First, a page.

April 21, 1998
Second Year Seminar Paper
Johns Hopkins University
The Planets After Formation
Differentiation and Internal Structure:
After the era of planetary formation, the planets were undifferentiated, homogeneous masses. (For more info on the planet-forming process, see my web paper Planetary Formation and Our Solar System.) But for bodies with diameters greater than a few kilometers, sources of internal heat are great enough to cause partial or total melting of the interiors. The major sources of such heating are internal pressure, radioactive decay of elements in the planet's interior, heating by meteorite impacts, and residual heat left over from formation. This melting allows the materials of the planet to seperate according to density, rather like how oil forms a seperate layer on top of water. The "heavy" materials are those that bond to iron, forming iron-bearing minerals; these are called the siderophiles, ie. "iron-lovers". The siderophiles sink to the center of the planet, forming cores. The "light" materials are those the bond to silicates; they're called the lithophiles. These rise to the upper layers of the planet, forming crusts like a scum on a boiling pot. This seperation of materials according to density allows a complicated layered structure to form inside a planet or other large body.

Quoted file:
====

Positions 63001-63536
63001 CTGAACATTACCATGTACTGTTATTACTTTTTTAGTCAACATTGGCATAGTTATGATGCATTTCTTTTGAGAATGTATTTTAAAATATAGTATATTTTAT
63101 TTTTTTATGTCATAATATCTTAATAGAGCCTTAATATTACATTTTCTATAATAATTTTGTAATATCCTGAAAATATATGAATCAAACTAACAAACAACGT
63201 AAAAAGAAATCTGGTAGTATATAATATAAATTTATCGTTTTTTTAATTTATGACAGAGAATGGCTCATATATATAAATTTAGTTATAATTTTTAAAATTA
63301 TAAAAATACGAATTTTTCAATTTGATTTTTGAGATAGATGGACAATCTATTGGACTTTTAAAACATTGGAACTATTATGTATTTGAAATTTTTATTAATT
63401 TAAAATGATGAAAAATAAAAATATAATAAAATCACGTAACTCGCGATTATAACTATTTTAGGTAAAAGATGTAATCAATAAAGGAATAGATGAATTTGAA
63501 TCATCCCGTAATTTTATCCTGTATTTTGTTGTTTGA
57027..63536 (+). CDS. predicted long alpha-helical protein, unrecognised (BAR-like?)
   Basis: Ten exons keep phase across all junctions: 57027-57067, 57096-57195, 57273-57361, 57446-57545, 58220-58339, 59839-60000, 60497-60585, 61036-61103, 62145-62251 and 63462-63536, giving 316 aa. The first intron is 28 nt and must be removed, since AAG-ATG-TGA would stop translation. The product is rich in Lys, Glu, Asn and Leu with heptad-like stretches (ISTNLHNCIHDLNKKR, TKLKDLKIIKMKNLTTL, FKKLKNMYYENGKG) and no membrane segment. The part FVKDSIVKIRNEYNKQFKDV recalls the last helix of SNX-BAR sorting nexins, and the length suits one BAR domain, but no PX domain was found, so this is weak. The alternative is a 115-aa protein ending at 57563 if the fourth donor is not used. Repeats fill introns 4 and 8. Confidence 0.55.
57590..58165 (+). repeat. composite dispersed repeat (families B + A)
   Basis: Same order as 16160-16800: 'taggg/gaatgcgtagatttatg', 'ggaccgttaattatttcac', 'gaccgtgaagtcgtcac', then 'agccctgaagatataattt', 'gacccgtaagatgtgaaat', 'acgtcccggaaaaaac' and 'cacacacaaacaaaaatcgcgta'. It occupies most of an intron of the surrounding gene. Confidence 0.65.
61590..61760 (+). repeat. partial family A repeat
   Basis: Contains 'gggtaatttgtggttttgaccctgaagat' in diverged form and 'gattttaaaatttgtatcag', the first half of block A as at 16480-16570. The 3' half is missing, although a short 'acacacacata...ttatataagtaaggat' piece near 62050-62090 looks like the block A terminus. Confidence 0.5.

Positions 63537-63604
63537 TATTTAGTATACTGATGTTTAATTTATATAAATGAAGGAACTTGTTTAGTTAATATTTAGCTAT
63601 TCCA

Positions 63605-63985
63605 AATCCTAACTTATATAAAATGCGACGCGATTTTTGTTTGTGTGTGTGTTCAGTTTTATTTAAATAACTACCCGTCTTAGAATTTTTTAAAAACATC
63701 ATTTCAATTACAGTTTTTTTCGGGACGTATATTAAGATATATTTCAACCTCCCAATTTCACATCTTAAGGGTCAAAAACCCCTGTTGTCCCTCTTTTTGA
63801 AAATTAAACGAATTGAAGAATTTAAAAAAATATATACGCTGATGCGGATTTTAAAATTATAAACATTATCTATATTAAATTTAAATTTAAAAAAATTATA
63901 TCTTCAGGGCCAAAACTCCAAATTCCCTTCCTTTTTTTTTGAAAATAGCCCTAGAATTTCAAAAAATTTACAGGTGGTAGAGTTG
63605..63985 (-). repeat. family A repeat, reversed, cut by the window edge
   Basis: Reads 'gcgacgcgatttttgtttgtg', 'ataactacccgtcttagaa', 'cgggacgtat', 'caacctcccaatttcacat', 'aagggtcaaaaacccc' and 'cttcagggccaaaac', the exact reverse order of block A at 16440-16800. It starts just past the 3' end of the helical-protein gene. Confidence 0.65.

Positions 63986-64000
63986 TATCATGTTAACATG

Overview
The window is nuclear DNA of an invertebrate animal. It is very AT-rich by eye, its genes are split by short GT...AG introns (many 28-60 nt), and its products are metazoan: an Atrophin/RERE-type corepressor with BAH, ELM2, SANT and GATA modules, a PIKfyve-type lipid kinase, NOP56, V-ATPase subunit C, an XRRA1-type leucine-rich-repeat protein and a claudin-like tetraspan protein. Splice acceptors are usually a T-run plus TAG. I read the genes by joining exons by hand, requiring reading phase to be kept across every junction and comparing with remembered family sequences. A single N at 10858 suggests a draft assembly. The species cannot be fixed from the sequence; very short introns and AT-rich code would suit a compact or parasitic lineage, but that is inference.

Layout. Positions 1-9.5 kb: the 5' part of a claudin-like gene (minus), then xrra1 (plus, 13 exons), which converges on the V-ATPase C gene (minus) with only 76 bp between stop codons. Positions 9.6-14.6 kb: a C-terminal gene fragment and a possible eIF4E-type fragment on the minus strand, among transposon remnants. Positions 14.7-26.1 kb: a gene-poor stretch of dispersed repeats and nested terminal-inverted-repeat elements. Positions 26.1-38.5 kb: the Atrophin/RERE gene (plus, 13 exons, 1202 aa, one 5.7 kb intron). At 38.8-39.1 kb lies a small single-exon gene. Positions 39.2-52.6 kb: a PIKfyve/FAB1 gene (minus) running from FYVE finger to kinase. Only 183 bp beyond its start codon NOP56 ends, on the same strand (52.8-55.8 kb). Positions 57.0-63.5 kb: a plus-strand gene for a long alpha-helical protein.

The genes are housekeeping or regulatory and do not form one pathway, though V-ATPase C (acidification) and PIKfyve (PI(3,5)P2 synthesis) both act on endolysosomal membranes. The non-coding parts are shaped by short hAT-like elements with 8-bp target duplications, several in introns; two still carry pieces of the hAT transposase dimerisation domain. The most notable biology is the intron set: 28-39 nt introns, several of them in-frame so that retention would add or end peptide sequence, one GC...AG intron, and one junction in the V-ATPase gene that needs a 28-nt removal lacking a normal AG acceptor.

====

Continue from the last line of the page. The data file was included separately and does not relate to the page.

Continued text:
B) Internal Structure of the Earth
The figure below shows the layered internal structure of the Earth.
(Adapted from Beatty and Chaikin, eds. The New Solar System, 1990)
1) Inner core: 1.7% of total mass of the Earth
The inner core is composed mainly of an iron and nickel alloy. Even though the temperature in this region is very high,
the core is solid due to the high pressure it is under.
2) Outer core: 30.8% of total mass
This layer is again mainly composed of iron-nickel alloy, but with larger amounts of oxygen and sulfur mixed in.
It is liquid, due to the high temperature and lower pressure. Convective motions are present in the liquid, and as this layer is electrically
conducting, it plays an important role in the magnetic dynamo that generates the Earth's magnetic field.
3) D" layer: 3% of total mass